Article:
Coupling Methods For Pump Applications

Direct Coupling Pumps are frequently directly coupled to motors, and where the pump is not close-coupled, it is usually coupled by means of a flexible coupling. The use of a flexible coupling permits minor misalignment (angular and parallel) between motor and pump shafts. The use of some older style flexible or solid couplings could cause severe radial and axial loads on the motor bearings. Since the development of the flexible disk couplings, the earlier coupling designs have largely disappeared, as have the severe loads resulting from misalignment. The flexible disk coupling is capable of transmitting very high torque for its size, with minimum radial and axial forces on the shafts resulting from misalignment. [See Subsection 6.3.1.]

Close-Coupling Close-coupled pumps have become very popular for certain applications. In this arrangement, no coupling is provided between the pump and motor shafts and the pump housing is flange-mounted between close-tolerance fits on both the motor and the pump flanges. The pump impeller is mounted directly on the motor shaft. Care must be taken in this arrangement to ensure that the motor shaft runout or axial movement plus machine tolerances do not cause interference between the pump housing and its rotor. This is usually not a problem if properly fitted ball bearings are used in the motor. The motor shaft material must be compatible with the fluid being pumped, and if the pump impeller is held in place by a nut, the threat must respect the rotation of the motor. High-pressure close-coupled pumps of a nonbalanced design can cause excessive shaft thrust, which may be incorporated in the motor bearing capacity. It is always good practice with close-coupled pumps to provide some form of flinger on the motor shaft to prevent liquids that leak past the pump seal from entering the motor bearing.

Flanged Motors Flanged motors allow an easy means of aligning pump housings with motors. This construction is usually in the form of a vertical mounting in which the motor is set on top of the pump and the pump supports the motor weight. The pump and motor shafts are normally coupled, and those comments made under the subject of direct-coupling methods are applicable. Also, as in the case of coupled pumps, this construction permits thrust forces that must be considered when selecting a motor if the pump does not have a thrust bearing.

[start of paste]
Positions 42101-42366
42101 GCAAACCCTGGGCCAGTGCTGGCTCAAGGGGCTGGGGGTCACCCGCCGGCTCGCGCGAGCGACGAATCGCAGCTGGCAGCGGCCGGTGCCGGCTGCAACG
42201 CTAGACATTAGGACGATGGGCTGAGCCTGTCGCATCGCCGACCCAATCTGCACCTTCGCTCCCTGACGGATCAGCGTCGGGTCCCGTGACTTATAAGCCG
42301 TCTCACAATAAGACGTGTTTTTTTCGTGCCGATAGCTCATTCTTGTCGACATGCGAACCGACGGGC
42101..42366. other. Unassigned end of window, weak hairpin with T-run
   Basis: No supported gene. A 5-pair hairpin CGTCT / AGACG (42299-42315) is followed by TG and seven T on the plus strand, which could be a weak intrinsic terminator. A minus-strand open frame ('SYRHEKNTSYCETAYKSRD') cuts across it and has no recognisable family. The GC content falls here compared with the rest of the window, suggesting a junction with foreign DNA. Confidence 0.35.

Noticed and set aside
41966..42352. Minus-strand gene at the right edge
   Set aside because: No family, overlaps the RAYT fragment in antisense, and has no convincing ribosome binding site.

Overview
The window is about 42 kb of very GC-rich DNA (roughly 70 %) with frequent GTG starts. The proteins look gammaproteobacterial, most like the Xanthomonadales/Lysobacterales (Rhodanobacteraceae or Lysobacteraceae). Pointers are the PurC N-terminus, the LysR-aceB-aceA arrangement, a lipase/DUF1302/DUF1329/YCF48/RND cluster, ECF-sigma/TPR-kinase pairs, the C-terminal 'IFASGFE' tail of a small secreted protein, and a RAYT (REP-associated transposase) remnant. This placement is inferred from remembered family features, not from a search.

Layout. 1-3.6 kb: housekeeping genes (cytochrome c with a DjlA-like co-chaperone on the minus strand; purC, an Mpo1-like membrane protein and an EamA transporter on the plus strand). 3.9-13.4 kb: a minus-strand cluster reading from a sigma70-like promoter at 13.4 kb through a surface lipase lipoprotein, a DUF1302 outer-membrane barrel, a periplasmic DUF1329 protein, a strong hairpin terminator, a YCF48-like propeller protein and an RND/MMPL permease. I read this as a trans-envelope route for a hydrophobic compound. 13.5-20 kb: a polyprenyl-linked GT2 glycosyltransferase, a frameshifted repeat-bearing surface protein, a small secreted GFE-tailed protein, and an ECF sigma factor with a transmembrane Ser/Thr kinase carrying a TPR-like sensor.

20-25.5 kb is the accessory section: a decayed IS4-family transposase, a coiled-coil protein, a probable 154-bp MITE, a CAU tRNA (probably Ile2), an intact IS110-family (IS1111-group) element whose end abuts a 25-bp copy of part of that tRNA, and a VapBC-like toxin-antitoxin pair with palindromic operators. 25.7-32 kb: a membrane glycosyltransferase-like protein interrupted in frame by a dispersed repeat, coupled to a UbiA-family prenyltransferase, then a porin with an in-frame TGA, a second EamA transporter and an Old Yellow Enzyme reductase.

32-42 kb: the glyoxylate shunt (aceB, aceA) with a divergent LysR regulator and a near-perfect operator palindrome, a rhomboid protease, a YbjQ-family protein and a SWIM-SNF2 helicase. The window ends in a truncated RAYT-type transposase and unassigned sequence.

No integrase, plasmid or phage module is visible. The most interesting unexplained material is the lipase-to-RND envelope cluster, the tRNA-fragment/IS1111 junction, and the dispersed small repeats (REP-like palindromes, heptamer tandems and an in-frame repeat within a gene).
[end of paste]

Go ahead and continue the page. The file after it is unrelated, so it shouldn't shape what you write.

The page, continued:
A further extension of flange motors includes the vertical hollow-shaft motor. With this design, a variable length of shafting connects the pump and motor. The pump shaft passes through the center of the motor bore, and the motor torque is imparted to the pump shaft by a suitable coupling at the top of the motor. The weight of the shaft and the pump impeller and the force of the hydraulic thrust are assumed by the motor bearings.

The coupling on the motor can be made a self-release coupling (Figure 17) to prevent the motor from delivering torque to the shaft in the event the motor is started in the wrong direction and to prevent reversed motor rotation from unscrewing the threaded joints between lengths of pump shafting.

Another modification to a coupling is a nonreverse ratchet (Figure 18), which prevents the remaining head of liquid in a pump from rotating the pump in the reverse direction when the pump is stopped. This prevents possible overspeeding of the pump and motor when the pump is connected to a large reservoir and most of the total pump head is static. This also prevents a pump with a long discharge column pipe from running in reverse with no liquid in the upper portion of the pipe to lubricate the line shaft bearings. Starting a pump capable of back spinning is also prevented.

FIGURE 17 Self-release coupling connecting pump head shaft to hollow shaft of vertical motor disengages as a result of pump shaft couplings unscrewing (U.S. Electrical Motors).
FIGURE 18 Section of vertical hollow shaft motor showing nonreverse ratchet. Spring-loaded pins ride on ratchet plate in one direction only (General Electric).
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